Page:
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Lace Bug

Corythucha sp.

a colony of Corythucha lace bugs on Heterotheca subaxiliaris,  photo © by Mike Plagens

This group of lace bugs likely belongs to the species Corythucha morrilli, a species associated with various plants in the sunflower family. Three adults are visible with their lacy shields. The nearly white bug at lower right has recently eclosed to an adult and will darken with time. At upper right are a number of immatures, nymphs, which are wingless and almost black. Actual length about 3mm (1/8 inch). Observed on Camphor Weed (Heterotheca subaxillaris) near Continental, Pima Co., Arizona, USA. Sept. 2010.

Tingidae -- Lace Bug Family

Lace bugs occur usually in close groups of adults and nymphs feeding on the undersides of leaves. With the piercing-sucking mouthparts characteristic of true bugs they penetrate leaf veins and cells and pump out plant sap. When abundant the feeding may cause leaf necrosis or leaf-drop. Adult lace bugs are capable of flight and will move to new host plants. There are many kinds of lace bugs that look quite similar without a microscope; each species tends to favor one or a few closely related plants.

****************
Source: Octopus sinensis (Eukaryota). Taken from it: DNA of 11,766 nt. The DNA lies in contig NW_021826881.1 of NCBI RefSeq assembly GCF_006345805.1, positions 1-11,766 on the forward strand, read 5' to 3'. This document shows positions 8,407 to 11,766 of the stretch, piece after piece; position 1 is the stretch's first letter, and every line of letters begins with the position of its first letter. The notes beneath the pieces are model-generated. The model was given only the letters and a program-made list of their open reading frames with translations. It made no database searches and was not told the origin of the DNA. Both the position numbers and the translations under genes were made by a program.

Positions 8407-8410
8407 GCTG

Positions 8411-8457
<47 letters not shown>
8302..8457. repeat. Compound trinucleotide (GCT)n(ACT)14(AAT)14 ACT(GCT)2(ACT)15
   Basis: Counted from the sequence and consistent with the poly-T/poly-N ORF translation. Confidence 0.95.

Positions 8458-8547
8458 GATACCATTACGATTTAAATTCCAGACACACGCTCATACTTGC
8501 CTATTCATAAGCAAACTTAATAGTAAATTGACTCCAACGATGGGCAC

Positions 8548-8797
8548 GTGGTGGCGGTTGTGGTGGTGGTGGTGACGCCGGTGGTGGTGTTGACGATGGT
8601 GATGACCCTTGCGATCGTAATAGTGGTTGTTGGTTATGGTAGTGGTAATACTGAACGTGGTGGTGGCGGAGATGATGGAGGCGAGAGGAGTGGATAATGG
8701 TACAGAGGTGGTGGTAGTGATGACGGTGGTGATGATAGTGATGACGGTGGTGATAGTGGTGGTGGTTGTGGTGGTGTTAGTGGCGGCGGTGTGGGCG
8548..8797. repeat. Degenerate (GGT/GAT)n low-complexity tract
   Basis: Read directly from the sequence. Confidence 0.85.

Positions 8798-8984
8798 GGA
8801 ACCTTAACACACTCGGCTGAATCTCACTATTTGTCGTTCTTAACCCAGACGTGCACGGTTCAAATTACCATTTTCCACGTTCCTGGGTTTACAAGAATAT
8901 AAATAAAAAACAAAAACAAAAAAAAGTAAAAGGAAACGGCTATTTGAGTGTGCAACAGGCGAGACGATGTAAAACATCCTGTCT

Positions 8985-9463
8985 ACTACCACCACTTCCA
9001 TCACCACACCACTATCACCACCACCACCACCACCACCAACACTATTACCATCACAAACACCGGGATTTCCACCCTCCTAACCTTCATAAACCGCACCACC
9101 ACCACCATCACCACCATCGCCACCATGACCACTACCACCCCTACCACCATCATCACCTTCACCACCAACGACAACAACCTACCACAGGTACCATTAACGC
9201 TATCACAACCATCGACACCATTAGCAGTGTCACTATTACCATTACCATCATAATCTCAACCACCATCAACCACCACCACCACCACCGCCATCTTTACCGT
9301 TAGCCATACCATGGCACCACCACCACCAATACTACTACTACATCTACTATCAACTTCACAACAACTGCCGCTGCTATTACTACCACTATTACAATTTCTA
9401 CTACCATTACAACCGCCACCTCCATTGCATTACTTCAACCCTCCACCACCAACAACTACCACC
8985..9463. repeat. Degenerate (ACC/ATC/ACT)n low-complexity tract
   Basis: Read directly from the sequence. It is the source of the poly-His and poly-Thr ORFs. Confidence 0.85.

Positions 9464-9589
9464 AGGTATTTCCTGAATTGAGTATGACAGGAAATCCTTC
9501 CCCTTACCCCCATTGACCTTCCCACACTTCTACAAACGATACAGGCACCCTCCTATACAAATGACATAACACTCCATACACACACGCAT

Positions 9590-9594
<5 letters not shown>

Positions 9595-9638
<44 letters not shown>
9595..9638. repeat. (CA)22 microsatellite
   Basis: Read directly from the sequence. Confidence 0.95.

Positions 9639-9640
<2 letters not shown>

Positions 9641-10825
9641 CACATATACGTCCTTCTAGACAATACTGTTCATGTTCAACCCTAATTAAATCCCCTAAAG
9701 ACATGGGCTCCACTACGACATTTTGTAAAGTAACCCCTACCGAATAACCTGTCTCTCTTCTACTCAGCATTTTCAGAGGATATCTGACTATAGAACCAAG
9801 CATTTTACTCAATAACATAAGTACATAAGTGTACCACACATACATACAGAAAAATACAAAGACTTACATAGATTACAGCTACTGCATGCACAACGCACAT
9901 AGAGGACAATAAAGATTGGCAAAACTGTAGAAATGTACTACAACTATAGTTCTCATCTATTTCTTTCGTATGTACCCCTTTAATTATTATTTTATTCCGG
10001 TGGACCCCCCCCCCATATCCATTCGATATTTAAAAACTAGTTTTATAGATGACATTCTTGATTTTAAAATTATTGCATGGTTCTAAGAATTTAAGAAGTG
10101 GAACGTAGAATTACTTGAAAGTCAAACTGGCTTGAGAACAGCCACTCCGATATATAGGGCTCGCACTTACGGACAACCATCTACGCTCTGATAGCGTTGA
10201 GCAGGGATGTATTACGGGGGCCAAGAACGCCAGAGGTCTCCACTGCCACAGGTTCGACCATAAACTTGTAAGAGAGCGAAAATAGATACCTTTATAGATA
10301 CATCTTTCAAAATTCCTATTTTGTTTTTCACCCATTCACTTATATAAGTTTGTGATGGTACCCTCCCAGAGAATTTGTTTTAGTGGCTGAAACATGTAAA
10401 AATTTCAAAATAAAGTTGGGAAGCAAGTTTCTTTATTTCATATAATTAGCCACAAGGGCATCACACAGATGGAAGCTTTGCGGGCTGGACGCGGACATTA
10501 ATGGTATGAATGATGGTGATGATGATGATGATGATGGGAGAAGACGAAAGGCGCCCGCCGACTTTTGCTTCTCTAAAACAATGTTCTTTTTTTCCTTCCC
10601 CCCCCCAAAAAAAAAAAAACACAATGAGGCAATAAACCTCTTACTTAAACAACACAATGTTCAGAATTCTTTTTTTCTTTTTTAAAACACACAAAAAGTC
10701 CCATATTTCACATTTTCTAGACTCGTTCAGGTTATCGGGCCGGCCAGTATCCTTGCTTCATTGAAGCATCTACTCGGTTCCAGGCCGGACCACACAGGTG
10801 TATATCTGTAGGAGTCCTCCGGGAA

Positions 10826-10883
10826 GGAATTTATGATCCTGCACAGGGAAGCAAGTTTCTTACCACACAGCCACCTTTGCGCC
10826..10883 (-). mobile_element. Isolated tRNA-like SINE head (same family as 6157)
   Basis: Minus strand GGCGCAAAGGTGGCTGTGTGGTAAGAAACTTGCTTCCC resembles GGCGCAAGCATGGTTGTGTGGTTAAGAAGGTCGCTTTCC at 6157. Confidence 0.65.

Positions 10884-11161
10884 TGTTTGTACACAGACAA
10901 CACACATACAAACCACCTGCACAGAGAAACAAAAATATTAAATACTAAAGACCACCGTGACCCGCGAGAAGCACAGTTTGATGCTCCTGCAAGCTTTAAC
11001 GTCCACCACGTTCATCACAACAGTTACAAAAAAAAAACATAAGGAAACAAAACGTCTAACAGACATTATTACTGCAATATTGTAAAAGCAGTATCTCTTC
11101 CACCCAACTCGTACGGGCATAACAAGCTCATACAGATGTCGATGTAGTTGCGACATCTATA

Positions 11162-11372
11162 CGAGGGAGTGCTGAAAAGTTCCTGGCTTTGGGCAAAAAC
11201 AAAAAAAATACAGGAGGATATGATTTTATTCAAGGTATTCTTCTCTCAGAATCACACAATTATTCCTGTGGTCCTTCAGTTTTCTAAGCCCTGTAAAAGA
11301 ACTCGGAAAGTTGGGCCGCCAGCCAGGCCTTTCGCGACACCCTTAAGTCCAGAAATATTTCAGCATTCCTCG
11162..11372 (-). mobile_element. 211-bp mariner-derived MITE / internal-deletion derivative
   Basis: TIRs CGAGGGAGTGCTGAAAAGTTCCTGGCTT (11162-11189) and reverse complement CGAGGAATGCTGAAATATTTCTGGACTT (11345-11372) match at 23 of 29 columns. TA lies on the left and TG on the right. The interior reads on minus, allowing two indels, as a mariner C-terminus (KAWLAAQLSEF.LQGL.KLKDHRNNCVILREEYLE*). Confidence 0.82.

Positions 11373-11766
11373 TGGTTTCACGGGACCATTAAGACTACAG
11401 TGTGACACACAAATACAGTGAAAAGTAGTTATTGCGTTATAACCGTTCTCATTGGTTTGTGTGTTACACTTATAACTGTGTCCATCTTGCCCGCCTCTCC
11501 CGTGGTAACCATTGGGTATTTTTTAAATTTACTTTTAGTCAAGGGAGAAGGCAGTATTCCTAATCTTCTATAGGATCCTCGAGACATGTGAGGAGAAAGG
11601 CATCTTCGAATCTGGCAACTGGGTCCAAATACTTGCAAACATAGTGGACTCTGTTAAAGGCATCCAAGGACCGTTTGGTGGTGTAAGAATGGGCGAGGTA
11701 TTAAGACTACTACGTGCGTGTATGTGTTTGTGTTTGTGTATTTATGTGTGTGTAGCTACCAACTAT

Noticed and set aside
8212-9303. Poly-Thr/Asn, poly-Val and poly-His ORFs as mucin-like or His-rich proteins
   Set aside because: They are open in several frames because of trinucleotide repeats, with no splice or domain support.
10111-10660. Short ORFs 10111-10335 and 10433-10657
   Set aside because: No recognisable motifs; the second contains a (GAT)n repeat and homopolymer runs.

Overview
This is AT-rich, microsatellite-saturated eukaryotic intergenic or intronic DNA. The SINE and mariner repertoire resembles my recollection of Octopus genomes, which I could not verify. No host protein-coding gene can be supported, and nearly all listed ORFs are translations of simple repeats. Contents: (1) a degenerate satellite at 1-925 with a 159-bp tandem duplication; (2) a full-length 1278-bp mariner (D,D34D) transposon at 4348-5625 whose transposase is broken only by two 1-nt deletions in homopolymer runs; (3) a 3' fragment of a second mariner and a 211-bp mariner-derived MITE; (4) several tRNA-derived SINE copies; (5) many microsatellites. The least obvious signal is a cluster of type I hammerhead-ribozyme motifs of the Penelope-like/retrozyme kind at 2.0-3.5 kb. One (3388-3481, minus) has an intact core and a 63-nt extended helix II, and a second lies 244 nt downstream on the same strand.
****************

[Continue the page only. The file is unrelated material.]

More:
The desert lace bug shown here is frequently found on sunflowers and brittle bush in urban xeriscape gardens. I have also found these insects in large numbers on the troublesome plant, asthma-weed (Conyza bonariensis). When the lacebug populations are on the upswing this weed becomes less abundant and when lacebug populations crash the weed returns to invade gardens and gravel yards. The mechanisms behind these wild population changes are not completely known.

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